Of course, in our speech and in our writings, we do not present our arguments in the clearly laid-out formats used in the examples above. Doing so would quickly render conversation and the reading of literature mundane and boring. The alternative, however, easily allows for the camouflage of logical fallacies. This is not to say that the committing of logical fallacies is deliberately done. Sometimes it is, but often the arguer is unaware that he or she is committing a logical fallacy until the opponent identifies and exposes the logical fallacy, thereby exposing the unsoundness of the argument.
For example, the argumentum ad ignorantiam (argument from ignorance) or the appeal to ignorance fallacy occurs when the arguer says, “My opponent has not proven that my position is false. Therefore, my position must be true.” That the opponent has not successfully proven that the arguer’s position is false does not necessarily mean that the arguer’s position is true. It may mean that the opponent has not yet found the correct counter-argument or evidence to disprove the arguer’s position. Or the opponent may think that the position is so obviously false that it is not worth disputing.
Friedman commits this fallacy when, in his “Foreword” to the twentieth anniversary printing of Empirical Models for Biblical Criticism, edited by Jeffrey H. Tigay, he states,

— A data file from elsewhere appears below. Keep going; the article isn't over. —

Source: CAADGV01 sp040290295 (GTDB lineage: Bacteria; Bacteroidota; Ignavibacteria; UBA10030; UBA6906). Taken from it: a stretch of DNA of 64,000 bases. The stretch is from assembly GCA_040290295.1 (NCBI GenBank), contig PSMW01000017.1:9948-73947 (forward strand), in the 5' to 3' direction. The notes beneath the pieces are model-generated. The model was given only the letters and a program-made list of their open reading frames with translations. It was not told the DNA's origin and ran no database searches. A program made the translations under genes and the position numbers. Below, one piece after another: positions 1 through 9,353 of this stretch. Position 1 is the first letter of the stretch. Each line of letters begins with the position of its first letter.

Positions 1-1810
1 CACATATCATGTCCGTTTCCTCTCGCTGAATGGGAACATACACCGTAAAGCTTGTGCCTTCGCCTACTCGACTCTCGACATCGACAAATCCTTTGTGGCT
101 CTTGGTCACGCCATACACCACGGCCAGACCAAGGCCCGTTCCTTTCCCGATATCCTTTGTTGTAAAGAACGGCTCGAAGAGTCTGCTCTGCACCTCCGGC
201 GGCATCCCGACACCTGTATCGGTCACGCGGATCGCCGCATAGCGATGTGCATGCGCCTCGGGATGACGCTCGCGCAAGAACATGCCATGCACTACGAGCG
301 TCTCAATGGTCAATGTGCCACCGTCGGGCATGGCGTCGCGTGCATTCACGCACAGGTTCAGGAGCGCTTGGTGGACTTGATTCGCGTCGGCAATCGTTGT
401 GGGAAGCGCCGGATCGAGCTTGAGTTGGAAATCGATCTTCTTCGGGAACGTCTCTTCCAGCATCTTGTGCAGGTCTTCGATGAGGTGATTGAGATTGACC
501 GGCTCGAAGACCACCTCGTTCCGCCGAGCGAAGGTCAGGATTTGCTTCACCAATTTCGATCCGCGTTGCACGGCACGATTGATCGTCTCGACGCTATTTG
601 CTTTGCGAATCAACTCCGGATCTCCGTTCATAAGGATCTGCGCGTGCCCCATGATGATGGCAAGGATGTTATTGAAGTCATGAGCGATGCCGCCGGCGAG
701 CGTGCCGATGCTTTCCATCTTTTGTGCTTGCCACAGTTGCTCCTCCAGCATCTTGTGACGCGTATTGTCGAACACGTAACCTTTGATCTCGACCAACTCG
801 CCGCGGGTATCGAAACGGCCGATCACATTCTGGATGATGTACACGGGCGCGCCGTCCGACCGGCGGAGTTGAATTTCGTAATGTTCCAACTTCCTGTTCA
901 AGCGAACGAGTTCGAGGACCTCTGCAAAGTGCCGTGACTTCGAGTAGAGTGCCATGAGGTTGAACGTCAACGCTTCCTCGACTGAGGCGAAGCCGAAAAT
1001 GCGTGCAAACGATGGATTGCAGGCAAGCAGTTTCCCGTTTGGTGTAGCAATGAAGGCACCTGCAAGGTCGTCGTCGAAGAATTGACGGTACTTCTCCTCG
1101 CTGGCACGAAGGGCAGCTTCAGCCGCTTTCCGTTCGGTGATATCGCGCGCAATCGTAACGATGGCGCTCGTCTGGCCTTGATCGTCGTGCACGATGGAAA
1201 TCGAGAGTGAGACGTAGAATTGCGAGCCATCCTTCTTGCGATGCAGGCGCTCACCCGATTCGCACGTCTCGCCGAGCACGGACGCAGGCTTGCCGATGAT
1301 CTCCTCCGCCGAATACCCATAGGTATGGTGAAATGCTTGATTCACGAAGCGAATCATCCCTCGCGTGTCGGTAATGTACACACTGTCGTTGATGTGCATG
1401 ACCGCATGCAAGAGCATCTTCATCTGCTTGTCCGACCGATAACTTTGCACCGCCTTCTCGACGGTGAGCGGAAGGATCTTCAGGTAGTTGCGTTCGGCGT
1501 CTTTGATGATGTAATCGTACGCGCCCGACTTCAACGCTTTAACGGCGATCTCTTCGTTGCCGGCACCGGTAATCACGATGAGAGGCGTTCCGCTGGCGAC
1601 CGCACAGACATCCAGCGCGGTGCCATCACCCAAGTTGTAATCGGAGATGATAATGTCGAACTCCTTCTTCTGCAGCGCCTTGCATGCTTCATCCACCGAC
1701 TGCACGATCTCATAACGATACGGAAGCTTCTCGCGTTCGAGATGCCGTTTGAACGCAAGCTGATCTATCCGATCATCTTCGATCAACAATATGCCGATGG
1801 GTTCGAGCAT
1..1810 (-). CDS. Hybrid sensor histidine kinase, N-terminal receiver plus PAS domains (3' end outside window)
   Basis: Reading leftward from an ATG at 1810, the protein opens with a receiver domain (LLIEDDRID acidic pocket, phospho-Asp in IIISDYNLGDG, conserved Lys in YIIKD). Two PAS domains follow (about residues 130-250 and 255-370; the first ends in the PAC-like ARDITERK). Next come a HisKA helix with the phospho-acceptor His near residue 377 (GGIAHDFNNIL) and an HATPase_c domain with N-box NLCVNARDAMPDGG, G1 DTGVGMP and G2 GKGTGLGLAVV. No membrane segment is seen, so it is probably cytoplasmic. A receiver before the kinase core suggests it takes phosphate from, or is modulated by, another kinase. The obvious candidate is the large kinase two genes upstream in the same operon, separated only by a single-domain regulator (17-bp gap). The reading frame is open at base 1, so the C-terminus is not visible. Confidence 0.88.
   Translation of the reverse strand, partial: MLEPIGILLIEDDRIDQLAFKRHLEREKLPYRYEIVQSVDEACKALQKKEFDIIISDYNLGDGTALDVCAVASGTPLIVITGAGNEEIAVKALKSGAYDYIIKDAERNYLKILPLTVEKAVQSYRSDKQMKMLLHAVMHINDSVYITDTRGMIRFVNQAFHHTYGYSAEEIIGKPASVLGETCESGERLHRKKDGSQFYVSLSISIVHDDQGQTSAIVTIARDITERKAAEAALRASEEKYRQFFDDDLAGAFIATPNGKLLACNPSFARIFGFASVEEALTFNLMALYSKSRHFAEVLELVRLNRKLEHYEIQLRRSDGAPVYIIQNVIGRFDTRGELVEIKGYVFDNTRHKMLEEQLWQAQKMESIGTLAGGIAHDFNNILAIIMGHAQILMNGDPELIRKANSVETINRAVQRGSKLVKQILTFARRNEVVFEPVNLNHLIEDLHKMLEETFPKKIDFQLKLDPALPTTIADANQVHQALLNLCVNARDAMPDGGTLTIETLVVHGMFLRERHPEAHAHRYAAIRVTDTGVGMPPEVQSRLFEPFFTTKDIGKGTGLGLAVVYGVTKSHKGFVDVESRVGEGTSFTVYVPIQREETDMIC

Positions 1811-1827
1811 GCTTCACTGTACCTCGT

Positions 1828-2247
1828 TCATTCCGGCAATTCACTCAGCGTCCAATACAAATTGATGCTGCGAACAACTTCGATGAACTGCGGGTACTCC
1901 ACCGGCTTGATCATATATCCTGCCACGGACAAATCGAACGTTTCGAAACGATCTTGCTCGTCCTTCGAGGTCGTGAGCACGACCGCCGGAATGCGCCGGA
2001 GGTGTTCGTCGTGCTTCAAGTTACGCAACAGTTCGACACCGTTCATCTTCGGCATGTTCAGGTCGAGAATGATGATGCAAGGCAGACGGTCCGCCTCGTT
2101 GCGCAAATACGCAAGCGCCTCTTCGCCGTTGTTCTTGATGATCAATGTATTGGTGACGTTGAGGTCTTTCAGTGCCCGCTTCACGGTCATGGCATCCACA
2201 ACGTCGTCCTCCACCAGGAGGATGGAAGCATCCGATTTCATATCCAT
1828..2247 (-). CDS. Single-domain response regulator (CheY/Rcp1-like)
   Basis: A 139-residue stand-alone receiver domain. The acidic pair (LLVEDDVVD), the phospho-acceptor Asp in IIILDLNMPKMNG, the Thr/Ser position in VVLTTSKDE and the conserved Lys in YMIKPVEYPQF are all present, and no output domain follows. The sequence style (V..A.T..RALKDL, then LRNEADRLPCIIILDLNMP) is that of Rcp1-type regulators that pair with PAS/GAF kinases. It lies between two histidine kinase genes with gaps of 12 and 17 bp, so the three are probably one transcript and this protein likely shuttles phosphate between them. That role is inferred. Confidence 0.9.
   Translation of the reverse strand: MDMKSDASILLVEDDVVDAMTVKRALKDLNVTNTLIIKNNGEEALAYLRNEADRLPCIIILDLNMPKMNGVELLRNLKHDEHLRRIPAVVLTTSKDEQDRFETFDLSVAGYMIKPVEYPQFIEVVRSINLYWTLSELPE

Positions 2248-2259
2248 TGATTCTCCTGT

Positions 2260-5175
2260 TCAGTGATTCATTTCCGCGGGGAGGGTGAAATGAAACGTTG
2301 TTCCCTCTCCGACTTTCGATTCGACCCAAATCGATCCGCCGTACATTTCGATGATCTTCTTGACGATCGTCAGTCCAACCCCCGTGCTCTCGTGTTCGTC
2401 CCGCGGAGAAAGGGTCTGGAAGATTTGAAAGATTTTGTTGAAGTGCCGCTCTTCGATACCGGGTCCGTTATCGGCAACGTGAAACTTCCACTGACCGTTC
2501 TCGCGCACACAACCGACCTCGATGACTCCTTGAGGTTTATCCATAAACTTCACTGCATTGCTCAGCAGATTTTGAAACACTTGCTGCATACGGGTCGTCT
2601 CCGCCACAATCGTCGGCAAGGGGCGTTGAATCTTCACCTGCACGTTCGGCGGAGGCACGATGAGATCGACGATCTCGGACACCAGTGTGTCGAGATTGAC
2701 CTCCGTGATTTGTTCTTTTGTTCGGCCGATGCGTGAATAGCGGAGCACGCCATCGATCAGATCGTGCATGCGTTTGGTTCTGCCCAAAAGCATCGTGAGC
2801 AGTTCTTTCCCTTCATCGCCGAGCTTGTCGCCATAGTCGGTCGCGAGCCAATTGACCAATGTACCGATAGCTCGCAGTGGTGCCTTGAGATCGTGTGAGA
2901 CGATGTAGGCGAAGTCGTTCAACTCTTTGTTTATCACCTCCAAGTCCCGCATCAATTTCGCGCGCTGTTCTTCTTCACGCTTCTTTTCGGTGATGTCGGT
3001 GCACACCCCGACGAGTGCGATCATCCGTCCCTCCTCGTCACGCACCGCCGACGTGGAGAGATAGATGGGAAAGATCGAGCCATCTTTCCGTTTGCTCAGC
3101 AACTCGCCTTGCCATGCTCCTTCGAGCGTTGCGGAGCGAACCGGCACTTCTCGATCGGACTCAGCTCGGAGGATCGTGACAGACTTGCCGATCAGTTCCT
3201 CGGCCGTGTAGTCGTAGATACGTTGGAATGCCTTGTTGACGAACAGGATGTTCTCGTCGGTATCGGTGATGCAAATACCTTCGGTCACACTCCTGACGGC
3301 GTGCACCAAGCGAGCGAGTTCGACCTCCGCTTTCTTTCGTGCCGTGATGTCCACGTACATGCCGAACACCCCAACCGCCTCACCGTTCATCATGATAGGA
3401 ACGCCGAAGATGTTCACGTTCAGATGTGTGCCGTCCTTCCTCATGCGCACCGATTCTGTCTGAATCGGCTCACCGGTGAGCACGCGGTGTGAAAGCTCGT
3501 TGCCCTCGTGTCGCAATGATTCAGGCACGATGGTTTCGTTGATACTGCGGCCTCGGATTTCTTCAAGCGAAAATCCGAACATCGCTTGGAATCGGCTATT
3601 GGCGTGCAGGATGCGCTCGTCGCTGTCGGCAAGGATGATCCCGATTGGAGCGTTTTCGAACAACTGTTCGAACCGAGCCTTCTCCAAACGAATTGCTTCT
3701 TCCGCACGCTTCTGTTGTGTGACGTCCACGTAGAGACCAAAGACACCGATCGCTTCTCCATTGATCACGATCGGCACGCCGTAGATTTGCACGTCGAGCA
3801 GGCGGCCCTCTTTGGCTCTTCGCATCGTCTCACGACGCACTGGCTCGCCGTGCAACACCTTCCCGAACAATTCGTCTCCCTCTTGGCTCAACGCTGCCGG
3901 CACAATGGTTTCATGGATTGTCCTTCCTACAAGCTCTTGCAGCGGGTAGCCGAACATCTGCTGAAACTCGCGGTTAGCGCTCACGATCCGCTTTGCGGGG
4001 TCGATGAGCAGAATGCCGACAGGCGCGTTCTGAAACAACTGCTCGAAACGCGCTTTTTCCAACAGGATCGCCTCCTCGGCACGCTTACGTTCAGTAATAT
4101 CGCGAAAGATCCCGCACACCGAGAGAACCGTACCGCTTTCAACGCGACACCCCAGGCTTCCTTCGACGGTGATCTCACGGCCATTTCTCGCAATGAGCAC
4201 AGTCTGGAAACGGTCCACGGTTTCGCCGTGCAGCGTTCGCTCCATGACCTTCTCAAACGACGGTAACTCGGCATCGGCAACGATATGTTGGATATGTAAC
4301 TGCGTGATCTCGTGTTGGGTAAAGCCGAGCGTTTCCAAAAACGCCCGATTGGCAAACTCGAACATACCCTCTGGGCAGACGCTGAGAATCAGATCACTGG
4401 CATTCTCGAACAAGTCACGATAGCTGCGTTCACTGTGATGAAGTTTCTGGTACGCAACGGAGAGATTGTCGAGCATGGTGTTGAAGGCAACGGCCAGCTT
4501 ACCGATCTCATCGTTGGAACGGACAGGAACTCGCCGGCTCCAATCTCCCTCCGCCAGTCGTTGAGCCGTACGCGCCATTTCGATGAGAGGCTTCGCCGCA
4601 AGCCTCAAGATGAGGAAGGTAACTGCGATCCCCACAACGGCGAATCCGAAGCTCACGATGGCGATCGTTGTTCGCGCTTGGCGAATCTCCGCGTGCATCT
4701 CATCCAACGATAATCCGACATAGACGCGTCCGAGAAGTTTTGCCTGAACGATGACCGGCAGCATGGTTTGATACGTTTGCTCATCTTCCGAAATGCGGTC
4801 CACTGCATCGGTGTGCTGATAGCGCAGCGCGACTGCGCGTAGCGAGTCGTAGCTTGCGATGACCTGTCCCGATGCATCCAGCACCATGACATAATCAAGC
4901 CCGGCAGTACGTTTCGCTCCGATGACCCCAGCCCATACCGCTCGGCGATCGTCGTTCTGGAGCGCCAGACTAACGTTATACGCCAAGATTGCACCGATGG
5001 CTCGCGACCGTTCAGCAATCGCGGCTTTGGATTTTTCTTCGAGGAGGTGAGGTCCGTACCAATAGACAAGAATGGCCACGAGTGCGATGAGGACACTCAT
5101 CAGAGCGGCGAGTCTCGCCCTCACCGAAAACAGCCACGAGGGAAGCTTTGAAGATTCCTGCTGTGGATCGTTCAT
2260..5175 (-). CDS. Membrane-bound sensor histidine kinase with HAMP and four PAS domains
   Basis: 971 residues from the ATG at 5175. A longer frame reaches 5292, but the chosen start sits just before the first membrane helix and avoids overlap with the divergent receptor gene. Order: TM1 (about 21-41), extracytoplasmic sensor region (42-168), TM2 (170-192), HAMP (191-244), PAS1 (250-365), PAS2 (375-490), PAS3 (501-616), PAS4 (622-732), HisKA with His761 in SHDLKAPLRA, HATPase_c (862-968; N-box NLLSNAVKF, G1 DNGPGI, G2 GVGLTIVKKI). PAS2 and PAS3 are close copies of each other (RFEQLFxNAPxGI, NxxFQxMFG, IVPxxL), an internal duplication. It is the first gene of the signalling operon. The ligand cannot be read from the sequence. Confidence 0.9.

Tigay discusses why it is called the Documentary Hypothesis in his introduction, referring to its hypothetical methodology (p. 2). Really, it is long past time for us to stop referring to it as a hypothesis. The state of the evidence is such that it is now—at the very least—a theory, and a well established one at that. To my mind, in the absence of any proper refutation of its strongest evidence, it is fact.
Friedman has not defined what he means by “proper,” so, for all we know, valid refutations have been made but have been dismissed by him as not “proper” in his opinion. However, even if no refutations have been made at all, it does not necessarily follow that the Hypothesis should now be promoted to fact.
No matter how Friedman defines a “proper” refutation, it should not include absolute proof that Moses did indeed write the Pentateuch. The conservative scholars should not be required to prove that Moses wrote the Pentateuch any more than the documentarians should be required to prove that they wrote their own works. Joel S. Baden does not have to prove that he wrote The Composition of the Pentateuch: Renewing the Documentary Hypothesis. Friedman does not have to prove that he is the author of Who Wrote the Bible? However, if I were to claim that Friedman did not write that book, that rather two other authors wrote documents that were then conflated by a redactor to form that book, the burden of proof would rest on myself. So, too, the conservative scholars should not be required to prove that Moses wrote the Pentateuch since the Pentateuch clearly says that Moses wrote it (Deut. 31:9, 24-26; more on this in Chapter 5). The burden of proof rests on the documentarians.